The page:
Electric cars of the future General Motors to unveil industry's first wireless battery management system

DETROIT - General Motors will be the first auto manufacturer to use an almost completely wireless battery management system, or wBMS, for production electric vehicles. This wireless system, co-developed with Analog Devices, Inc., will be a key factor in GM's ability to power many different types of electric vehicles from a common battery pack.

WBMS is expected to accelerate the time to market for GM's Ultium-powered EVs, as it doesn't take time to design specific communications systems or redesign complex wiring diagrams for each new vehicle. Instead, wBMS is helping to ensure the scalability of Ultium batteries for GM's future lineup spanning a variety of vehicle brands and segments, from heavy trucks to high-performance vehicles.

Similar to the design of GM Ultium battery packs, which are flexible enough to incorporate new chemical elements over time as technology changes, the basic structure of wBMS can easily gain new functionality as software becomes available. With advanced over-the-air updates provided by the all-new GM Vehicle Intelligence platform, the system can even be upgraded over time with new software features through smartphone-like updates.

“Scalability and reduced complexity are the theme of our Ultium batteries — wireless battery management is critical to this amazing flexibility,” said Kent Helfrich, GM's executive director of global electrification and battery systems. "The wireless system is the epitome of Ultium configurability and should help GM create profitable electric vehicles."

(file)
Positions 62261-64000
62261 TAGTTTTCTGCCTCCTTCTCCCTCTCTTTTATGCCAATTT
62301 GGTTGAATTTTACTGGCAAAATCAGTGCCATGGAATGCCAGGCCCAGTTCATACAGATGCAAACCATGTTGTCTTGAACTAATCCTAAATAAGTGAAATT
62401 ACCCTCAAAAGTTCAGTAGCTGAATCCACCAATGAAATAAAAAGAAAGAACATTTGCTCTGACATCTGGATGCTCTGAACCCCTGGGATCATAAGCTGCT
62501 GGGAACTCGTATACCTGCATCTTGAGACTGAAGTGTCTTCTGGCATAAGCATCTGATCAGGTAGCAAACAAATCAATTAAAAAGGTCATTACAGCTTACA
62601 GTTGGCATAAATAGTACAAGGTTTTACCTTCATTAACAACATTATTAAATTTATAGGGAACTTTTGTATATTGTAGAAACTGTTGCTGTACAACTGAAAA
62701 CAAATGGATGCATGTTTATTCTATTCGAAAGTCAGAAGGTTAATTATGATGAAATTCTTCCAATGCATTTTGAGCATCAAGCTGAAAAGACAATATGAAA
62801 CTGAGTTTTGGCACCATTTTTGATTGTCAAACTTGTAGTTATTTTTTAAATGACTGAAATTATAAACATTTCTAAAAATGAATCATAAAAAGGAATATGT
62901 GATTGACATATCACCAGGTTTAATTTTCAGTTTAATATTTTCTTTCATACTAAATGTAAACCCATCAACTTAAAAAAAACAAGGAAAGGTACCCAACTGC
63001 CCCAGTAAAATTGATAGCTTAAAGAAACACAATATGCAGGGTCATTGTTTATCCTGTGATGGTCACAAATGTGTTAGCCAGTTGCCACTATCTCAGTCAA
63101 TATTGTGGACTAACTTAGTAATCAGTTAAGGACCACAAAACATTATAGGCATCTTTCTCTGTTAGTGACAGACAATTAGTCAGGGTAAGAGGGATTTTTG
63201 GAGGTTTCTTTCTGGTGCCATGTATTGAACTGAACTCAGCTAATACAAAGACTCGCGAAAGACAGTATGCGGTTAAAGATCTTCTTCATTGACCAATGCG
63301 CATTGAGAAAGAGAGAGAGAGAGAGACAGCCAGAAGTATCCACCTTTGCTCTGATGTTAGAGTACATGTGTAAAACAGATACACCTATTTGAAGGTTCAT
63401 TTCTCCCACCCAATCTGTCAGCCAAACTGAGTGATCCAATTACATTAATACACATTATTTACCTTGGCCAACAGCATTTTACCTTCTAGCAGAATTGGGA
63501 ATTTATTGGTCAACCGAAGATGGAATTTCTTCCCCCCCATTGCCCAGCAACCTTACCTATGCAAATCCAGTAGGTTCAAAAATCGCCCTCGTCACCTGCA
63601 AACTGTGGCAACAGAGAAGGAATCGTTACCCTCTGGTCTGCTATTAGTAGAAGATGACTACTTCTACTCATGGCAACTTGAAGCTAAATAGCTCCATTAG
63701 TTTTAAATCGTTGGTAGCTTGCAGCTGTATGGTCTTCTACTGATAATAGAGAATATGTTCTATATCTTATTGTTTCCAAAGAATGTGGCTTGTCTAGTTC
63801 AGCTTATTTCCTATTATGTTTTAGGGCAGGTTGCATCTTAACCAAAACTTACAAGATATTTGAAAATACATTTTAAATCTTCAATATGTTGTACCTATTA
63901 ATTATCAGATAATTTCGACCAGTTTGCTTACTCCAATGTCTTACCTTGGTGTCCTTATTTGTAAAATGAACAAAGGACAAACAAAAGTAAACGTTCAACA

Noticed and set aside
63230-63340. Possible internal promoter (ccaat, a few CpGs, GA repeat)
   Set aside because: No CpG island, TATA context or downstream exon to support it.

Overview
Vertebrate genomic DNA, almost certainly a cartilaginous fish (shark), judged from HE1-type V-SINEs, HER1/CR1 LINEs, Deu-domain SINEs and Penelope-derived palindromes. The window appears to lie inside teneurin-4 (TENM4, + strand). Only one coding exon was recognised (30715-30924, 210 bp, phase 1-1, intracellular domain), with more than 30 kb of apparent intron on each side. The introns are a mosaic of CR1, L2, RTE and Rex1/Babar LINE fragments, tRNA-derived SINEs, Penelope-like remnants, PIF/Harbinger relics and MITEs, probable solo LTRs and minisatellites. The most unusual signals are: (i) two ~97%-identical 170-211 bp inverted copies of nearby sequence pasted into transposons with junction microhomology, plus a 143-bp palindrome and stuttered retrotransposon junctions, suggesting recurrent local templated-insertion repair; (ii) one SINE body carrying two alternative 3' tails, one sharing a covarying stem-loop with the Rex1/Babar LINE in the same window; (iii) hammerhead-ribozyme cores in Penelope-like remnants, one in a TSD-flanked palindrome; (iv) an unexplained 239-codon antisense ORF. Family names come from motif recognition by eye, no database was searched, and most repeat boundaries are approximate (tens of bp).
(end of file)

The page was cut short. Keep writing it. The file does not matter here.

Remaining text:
WBMS will help GM EVs balance the chemistry of individual battery cell groups for optimal performance. It can also perform real-time battery health checks and refocus the network of modules and sensors as needed - this helps maintain battery health throughout the vehicle's life.

By reducing the number of wires in batteries by up to 90 percent, the wireless system can help extend the charging range by lightening vehicles in general and opening up more space for more batteries. The space and flexibility created by this reduction in the number of wires not only allows for a cleaner design, but also makes it easier and more streamlined to restructure batteries as needed and improve the reliability of manufacturing processes.

This wireless system also provides unique battery reuse in secondary applications, easier than conventional wired monitoring systems. When the capacity of wireless batteries is reduced to the point where they are no longer ideal for optimal vehicle performance but still function as stable power supplies, they can be combined with other wireless batteries to create clean energy generators. This can be done without redesigning or overhauling the battery management system traditionally required for secondary use.

GM's wireless battery management system is protected by cybersecurity measures that underpin the company's all-new electrical architecture or Vehicle Intelligence Platform. The DNA of this system includes security functions at the hardware and software levels, including wireless security.

“General Motors is paving the way for an all-electric future, and Analog Devices is proud to partner with this respected leader in the automotive industry on next-generation electric vehicles,” said Greg Henderson, senior vice president, Analog Devices, Inc. , Communications, aerospace and defense. "Our collaboration is aimed at accelerating the transition to electric vehicles and a sustainable future."

A wireless battery monitoring system will be standard on all planned GM vehicles powered by Ultium batteries.

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